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Sat, 11 Aug 2007:

Yak Shaving: So you start out with that simple problem. But half-way through fixing it, it explodes into this whole exercise in pointless dependencies. It is a rather recent wordification (never heard of that word ? it's a perfectly cromulent word). But considering the fate of the "pre-shaved yaks" guy, who ended up saying "It's a band.", I'd say it is not quite popular enough ... yet.

Now. before I start onto the real topic - let me first say that the next release of APC will be the last release compatible with PHP 4.x. Now, what is wrong with just letting the #ifdefs stay ? That's where this snippet of code comes into play.

  apc_store("a", array(new stdclass()));

It doesn't work. Now, the problem is very simple - the original patch by Marcus only checks for objects in a very shallow way. It will detect & serialize objects which are passed to apc_store - but the check does not extend deeper into the recursive copy functions.

Symmetry: But the zval* copy functions were written to be beautifully symmetric. A copy into cache is nearly the same as copying out of it. And when I say "nearly", I actually mean that until the *_copy_for_execution() optimisations were thrown in, they were actually symmetric - in & out. But objects don't play nicely with that - because they are much more than just data.

In & Out: Objects require assymmetric caching. Storing into cache is a serialize operation, while retrieving from storage is a deserialize. This ensures that they end up with the right kind of pointers, class object initialization and that the resources they hold in their opaque boxes are properly handled. The objects have to implement their appropriate magic persistance methods.

And thus begins the Yak Shaving. I need to rewrite most of the cache copy-in and copy-out functions to handle the basic assymetry. But consider this, most of the code in there has been limited for months because of the fact that I cannot optimize on PHP data structures without breaking the symmetry.

A couple of years ago, I sat through a full hour talk by Rusty Russell about talloc(). Built on top of the trusty old malloc() calls, it simplifies memory management a lot for Samba4. So bear with me as I take a brain dump of my idea - for my very intelligent reader to poke holes in (gopalv shift+2 php net).

APC's allocation strategy is a little brain dead. To allocate 4 bytes of data, it actually requires 24 bytes of space. But much more than the space wastage, I'm more concerned about the number of lock() calls required to cache a single php file - a hello world program takes about 22 lock operations (11 locks, 11 unlocks). Yes, that's actually 22 syscalls just to cache echo "hello world";.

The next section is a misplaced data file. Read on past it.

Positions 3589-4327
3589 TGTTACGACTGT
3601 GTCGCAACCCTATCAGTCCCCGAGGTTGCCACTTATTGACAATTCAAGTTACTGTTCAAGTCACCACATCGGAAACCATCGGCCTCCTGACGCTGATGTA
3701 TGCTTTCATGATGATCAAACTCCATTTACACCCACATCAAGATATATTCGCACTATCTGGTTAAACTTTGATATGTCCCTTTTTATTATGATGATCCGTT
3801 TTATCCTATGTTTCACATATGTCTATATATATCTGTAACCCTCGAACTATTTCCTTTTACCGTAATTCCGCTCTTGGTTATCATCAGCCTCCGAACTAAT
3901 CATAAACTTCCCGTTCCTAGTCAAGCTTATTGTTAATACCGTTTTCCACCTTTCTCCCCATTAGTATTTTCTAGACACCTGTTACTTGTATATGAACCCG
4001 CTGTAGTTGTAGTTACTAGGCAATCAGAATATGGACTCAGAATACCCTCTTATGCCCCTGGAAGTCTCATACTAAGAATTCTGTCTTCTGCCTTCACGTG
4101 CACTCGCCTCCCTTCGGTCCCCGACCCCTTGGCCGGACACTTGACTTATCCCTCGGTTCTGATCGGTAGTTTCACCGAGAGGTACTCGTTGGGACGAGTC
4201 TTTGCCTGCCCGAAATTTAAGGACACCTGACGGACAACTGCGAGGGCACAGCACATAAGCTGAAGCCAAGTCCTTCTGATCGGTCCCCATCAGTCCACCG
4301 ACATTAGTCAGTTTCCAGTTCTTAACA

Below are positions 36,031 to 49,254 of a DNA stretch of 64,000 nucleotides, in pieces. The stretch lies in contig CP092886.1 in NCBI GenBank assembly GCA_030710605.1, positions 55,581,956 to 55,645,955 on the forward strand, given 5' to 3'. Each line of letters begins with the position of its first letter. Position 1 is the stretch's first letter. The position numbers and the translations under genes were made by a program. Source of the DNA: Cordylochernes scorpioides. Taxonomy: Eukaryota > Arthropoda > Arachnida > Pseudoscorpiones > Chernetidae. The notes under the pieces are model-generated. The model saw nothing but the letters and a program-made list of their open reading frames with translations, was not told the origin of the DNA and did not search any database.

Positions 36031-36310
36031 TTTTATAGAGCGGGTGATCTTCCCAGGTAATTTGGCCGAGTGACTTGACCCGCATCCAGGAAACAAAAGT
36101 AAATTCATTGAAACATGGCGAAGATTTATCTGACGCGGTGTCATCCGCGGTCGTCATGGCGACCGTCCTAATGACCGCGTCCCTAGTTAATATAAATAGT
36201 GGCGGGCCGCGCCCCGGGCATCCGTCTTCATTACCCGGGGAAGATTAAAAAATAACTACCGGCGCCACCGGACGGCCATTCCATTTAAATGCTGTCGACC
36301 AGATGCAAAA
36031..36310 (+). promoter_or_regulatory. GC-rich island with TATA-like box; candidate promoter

I've previously tried to fix it with partitioned locks. The problem with that was actually cleaning up the locks, because the extension code would have to have special cases for every SAPI - because of some bugs in PHP 5.x. So, the "if you don't succeed, destroy all evidence" principle made me throw out that idea. But the cache-copy, zend-copy separation should help me revive another approach to this.

Pools: So, now that I'm officially b0rking up APC, I could as well slap on a new pool allocator, right on top of sma_allocate - ala, talloc(). The allocation speed would skyrocket, because the in-pool allocs are sequential and do not have any fragmentation issues due to blocks in the middle being free'd. As much as allocates are important, the real advantage of this would be that I could basically speed up cache expunges by a magnitude or more. The 22 syscall cache expunge for hello world would be reduced to a potential pair of syscalls - because it would be a single free of the entire pool space.

Right now the pool is actually built up to be of the following structure.

struct apc_pool_t {
	int capacity;
	int avail;
	void *head;
	apc_pool_t *overflow;
	unsigned char data[0];

I've yet to run this through an x86_64 build, but an even multiple of int/void* should align data area right into a wordsize. And I think nearly every pool should be around 4k (i.e 4096 - sizeof(apc_pool_t)) for opcode cache and 1k for data cache. I might make the latter a runtime tuneable, just to pad the APC manual up into an entire book (just in case someone asks me to write one .. *heh*).

None of this is included in APC 3.0.15, which will exit out of the gates as soon I'm sure I'm happy with its stability. The new code will probably be an APC 3.1 release, marking the end of php4 compat & opening up the door for php6 compat.

A two line bug report which exploded into nearly two thousand lines of C code - that's just classic yak shaving.

10 If it ain't broke, break it;
20 Fix it.
30 Goto 10

posted at: 09:27 | path: /php | permalink | Tags: , ,